During the Mass, right before the Eucharist is received, Catholics say a beautiful appropriation of Matthew 8. Before taking and eating the body that was broken for us, they say, “Lord, I am not worthy that you should enter under my roof, but only say the word and my soul shall be healed.”

Ultimately, it comes down to the point of the gathering. Maybe the church is stuck in a cycle of repeating different versions of the same eulogy right before the main event (the sermon, of course), or perhaps the purpose of meeting is more than that. In Christ’s body being broken and blood being spilt, he sustains us through his physical presence, and the church, in turn, bears him out to the world. 


Add yours →

  1. I’m so glad you posted this. It’s something I’ve been studying and meditating on for over 10 years. In fact, just a couple weeks ago, I wrote a “table talk” about this very thing! I will include it below this comment.

    I no longer believe that when Jesus said, “This is My body,” He was talking figuratively. Now, unlike transubstantiation, I do not believe Jesus was talking physically but spiritually. That is, I’m talking about consubstantiation. Jesus’ words were literal, but I don’t believe they were physically literal but spiritually literal. As Irenaeus said, the actual bread and the fruit of the vine consists of two natures: one earthly and one heavenly. Today, I certainly reject the belief in Memorialism (symbolism / emblems) which is still a stable in the Churches of Christ. I love Peter Kreeft’s statement.

    -Andrew Swango


    • This IS My body; This IS My blood

      There are Christians who believe that once the bread and the fruit of the vine enter your mouth, it literally becomes the body and blood of Jesus. …that we physically digest Jesus’ actual body and blood. This is called transubstantiation.

      There are Christians who believe that eating the Lord’s Supper is a memorial and simply represents Jesus’ body and blood. …that this bread and fruit of the vine are merely symbols or emblems of Jesus’ body and blood. This is called memorialism.

      As I read Jesus’ words when He established this Communion, neither of those beliefs seems right to me. When I eat this bread and fruit of the vine, I don’t taste human flesh and blood. It tastes like crackers and grape juice. On the other hand, symbols are made to represent things that are usually invisible or intangible. Yet when Jesus rose from the dead and is even now sitting at the right hand of His Father, He never gave up His humanity–a humanity that I will one day be able to touch and to hug.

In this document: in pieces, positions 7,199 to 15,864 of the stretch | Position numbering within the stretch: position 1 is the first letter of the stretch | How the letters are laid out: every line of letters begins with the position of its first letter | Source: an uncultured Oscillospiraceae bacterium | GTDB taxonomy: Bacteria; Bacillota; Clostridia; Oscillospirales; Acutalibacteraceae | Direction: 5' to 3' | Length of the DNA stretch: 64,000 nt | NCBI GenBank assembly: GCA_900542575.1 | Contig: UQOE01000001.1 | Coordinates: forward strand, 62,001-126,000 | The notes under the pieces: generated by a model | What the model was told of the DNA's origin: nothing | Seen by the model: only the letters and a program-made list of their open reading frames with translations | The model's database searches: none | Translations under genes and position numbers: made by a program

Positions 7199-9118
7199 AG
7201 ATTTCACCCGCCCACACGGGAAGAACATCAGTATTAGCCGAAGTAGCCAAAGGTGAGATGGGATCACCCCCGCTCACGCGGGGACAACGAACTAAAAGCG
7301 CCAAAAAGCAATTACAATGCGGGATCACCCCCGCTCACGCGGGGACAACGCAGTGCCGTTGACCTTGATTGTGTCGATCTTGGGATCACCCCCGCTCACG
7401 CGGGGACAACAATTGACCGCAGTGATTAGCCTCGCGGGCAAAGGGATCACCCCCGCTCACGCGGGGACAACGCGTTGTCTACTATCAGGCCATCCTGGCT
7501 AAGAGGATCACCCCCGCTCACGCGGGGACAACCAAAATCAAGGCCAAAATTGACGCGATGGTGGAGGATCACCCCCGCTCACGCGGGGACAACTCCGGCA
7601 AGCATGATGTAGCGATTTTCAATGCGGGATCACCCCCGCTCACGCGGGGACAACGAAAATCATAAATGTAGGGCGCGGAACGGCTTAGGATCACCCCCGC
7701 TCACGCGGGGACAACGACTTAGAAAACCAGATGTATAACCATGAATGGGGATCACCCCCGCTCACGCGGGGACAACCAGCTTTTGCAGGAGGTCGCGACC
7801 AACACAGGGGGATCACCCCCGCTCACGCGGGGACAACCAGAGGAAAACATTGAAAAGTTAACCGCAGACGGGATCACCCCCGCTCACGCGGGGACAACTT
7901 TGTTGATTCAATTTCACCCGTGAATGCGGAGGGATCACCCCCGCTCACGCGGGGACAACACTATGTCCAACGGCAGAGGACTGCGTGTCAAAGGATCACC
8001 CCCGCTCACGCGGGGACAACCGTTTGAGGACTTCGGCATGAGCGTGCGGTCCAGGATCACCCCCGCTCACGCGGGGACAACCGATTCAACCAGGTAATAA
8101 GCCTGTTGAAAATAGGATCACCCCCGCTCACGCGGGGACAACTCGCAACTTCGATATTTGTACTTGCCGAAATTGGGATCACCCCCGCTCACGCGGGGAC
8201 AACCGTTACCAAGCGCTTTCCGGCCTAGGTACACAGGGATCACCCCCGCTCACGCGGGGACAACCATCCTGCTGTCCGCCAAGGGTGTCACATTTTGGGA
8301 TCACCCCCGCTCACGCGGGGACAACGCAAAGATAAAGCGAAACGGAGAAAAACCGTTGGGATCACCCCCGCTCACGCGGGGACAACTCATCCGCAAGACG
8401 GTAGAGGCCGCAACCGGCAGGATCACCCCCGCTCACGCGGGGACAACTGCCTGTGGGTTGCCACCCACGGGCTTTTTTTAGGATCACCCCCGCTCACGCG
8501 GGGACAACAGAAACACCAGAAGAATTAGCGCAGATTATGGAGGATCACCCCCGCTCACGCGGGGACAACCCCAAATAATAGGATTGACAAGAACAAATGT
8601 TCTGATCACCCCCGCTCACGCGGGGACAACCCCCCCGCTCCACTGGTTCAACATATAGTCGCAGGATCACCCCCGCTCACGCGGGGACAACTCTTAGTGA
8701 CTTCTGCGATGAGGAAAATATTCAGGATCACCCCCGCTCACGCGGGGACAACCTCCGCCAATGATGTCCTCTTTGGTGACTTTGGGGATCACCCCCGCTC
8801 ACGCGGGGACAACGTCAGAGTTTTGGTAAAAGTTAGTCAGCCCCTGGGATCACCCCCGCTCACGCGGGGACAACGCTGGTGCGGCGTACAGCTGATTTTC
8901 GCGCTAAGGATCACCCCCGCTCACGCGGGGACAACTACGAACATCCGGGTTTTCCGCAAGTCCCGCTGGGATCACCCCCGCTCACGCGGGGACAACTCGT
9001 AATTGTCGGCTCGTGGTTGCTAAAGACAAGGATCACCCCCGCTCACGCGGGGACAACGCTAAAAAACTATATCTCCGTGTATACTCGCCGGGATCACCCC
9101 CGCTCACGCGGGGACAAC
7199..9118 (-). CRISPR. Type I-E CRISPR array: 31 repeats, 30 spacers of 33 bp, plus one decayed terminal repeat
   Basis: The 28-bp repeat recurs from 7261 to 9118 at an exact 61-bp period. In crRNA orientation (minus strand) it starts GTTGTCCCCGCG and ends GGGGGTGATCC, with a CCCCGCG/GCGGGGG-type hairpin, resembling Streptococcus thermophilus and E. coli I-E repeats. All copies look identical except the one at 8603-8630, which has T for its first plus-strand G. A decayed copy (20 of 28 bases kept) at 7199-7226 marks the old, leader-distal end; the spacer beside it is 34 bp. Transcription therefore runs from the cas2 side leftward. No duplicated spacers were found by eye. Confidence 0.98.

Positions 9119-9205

What does Jesus have to say about His Communion with us? “Take and eat it; this IS My body. Drink from it; this IS My blood” (Matt 26:26-28).

      If transubstantiation was true, I would expect Jesus to say something different like, “This WILL BECOME My body and My blood.” If memorialism was true, I would expect Jesus to say something different like, “This REPRESENTS My body and My blood.”

      Could there be another belief between transubstantiation and memorialism that better fits with Jesus’ words? Could this food remain physical bread and fruit of the vine while also the divine body and blood of Jesus? Could what we eat today be both physical food and spiritual food?

      The apostle John had a student named Polycarp and he had a student named Irenaeus. When talking about the Lord’s Supper which he called the Thanksgiving, Irenaeus put it very well: “For the bread, which is produced from the earth, when it receives the blessing of God, is no longer common bread, but the Thanksgiving–consisting of two realities, earthly and heavenly” (Ante-Nicene Fathers, vol 1, page 486).

      This morning, partake of Christ both physically and spiritually. Remember His words: “This IS My body; this IS My blood.”

      So when you eat here (point to mouth), it is bread. But here (point to head) it is His body.
      So when you digest here (point to stomach), it is bread. But here (point to heart), it is His body.

      FRUIT of the VINE
      This bread, which is Christ’s body, is the closest thing we have in being able to see Jesus’ body on the cross and to touch Him. And this fruit of the vine is the closest thing we have to see Jesus’ blood on the cross and its power to cleanse us.

      But let’s bring this up another notch. What we are doing right now is so much more than eating food and thinking about Jesus. Jesus said to His disciples who ate this Lord’s Supper with Him, “I will not drink of this fruit of the vine until that day when I drink it in a new way in My Father’s kingdom WITH YOU” (Matt 26:29).

      Just as Christ ate the Supper with his disciples, He partakes with us now. He has not left His church high and dry in this world. He is very close to us today… especially at this event. He made promise to us. I believe this is why we also call this Communion. Communion is not the meal itself. But it is through the meal that Christ Himself has communion with us. Communion is not merely found in something you eat. Instead, we are IN communion with Christ and He with us!

      When you drink here (point to mouth), it is fruit of the vine. But here (point to head) it is His blood.
      When you digest here (point to stomach), it is fruit of the vine. But here (point to heart), it is His blood.

      Andrew Swango –


  2. The thing which convinced me about Jesus truly being present in the Eucharist is when “He let the scoffers go.” He let them leave in their disbelief. Now if Jesus meant that the Eucharist was purely symbolic, He would not have let them go, He would of called them back and explained this to them. To do otherwise would have been false teaching on His part. We know Jesus would not have done that. He also asked Peter, if he was going to leave Him too. There is too much evidence in these Scriptures to believe anything else other than, “Jesus, Body, Blood, Soul and Divinity is in the Consecrated Host. God Bless, SR